LHA 6 Program
The amphibious fleet was expected to become organized for forward presence into twelve ARGs (eventually Expeditionary Support Groups), each with three ships. The centerpiece of the ARG was a Wasp-class or Tarawa-class amphibious assault ship. The first five Tarawa (LHA-1)-class amphibious assault ships were commissioned between 1976 and 1980. The five ships of the Tarawa class general-purpose amphibious assault ships (LHA) reach the end of their expected service lives at the rate of one per year from 2011 to 2015. Originally intended for a service life of 20 years, this was later extended to 35 years through limited mid-life upgrades. Although the Navy had considered a SLEP for the LHAs, this was ultimately assessed to be technically infeasible and unaffordable. LHD 8 would replace one of the LHAs, while the LHA(R) program would replace the last four Tarawa-class LHAs.
The LHA(R) would replace the LHA 1 class of amphibious assault ships, and would have the flexibility to operate in the traditional role as the flagship for an Expeditionary Strike Group, as well as potentially playing a key role in the maritime pre-positioning force future (MPF(F)). As the Navy's Seabasing plan matures, the flexibility to operate with the Expeditionary Strike Group and as part of the MPF(F) will make the LHA(R) a vital cog in the Sea Base. LHA(R) would be a variant of the gas turbine-powered LHD 8. The one key difference of LHA(R) from LHD 8 was that it would be an aviation-enhanced assault ship tailored for the US Marine Corps future Aviation Combat Element centered on the STOVL F-35B Joint Strike Fighter and the tilt-rotor V-22 Osprey.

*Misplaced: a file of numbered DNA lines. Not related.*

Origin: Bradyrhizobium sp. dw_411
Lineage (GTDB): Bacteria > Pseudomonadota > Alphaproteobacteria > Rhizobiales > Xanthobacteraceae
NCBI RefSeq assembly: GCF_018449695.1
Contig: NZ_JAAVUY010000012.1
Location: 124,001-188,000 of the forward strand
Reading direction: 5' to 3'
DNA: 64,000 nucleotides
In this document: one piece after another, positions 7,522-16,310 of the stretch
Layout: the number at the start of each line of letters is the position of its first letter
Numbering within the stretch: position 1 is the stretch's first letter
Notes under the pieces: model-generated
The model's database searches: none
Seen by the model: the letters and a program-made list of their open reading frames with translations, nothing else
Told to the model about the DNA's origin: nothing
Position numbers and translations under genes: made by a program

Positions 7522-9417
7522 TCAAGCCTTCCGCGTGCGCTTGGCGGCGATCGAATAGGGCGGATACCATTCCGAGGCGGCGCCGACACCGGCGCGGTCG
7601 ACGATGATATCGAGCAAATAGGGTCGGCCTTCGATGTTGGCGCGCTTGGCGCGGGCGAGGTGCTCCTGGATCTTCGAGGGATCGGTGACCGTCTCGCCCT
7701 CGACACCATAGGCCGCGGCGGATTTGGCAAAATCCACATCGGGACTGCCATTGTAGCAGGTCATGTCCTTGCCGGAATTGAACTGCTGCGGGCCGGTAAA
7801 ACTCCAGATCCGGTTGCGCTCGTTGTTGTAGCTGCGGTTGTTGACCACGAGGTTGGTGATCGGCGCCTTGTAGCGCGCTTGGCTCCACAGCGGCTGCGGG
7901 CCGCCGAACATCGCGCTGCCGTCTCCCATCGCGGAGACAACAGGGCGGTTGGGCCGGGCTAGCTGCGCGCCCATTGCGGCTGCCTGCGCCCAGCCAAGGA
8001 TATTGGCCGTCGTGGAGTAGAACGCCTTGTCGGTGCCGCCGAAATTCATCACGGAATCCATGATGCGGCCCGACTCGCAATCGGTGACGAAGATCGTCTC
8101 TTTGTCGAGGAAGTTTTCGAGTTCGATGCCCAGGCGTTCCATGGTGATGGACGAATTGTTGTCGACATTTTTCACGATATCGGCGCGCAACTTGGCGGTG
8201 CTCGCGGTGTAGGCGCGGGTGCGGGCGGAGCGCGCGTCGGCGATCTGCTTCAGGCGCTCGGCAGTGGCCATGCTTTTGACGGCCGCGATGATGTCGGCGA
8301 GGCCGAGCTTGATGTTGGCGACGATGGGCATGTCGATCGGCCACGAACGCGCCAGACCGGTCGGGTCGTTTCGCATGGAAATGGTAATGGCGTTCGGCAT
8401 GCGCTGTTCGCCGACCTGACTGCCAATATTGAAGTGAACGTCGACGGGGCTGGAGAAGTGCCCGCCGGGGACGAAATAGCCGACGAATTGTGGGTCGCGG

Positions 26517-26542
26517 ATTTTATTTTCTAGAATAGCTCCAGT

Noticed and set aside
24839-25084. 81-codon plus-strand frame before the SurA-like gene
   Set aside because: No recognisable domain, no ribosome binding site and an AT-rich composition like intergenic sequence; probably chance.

The LHA replacement modifies the LHD design to maximize support for the V-22, the CH-53, and the F-35 Joint Strike Fighter, with adequate service margins for growth. The biggest change brought about in the Global War on Terror is LHA(R). The aviation specific variant of the LHA(R) has no well deck, a monumental decision that denotes a cultural change. The Marines were seen as bringing the ACE (Aviation Coordination Element) increasingly back to sea.
The LHA 6 will replace one of the aging LHA 1 class of amphibious assault ships. Like its predecessors, it will be able to operate as the flagship for an expeditionary strike group. Ships of this type may also play a key role in the Maritime Pre-Positioning Force (Future). Northrop Grumman has built five LHAs as well as seven USS Wasp (LHD 1) class ships.
Tarawa-class LHAs were designed to embark, deploy, and land elements of a Marine Corps and Special Operations assault landing force by rotary-wing aircraft, landing craft, and amphibious vehicles. They have since been modified to accommodate fixed-wing and tilt-rotor aircraft and are routinely deployed as one of three amphibious ships comprising a forward-deployed ESG. LHAs can carry a mix of 42 rotary-wing and fixed-wing Vertical / Short Takeoff and Landing (V/STOL) and Vertical Takeoff and Landing (VTOL) aircraft, one air-cushioned landing craft (LCAC) vehicle or four utility landing craft vehicles (LCU), and over 1,700 troops. They support sea-based command and control of waterborne and air vehicle ship-to-shore movements. With a Fleet Surgical Team embarked, an LHA can function as a primary casualty receiving and treatment ship with 17 Intensive Care Unit (ICU) beds, four operating rooms, 300 hospital beds, a 1,000-unit blood bank, and dental and x-ray facilities.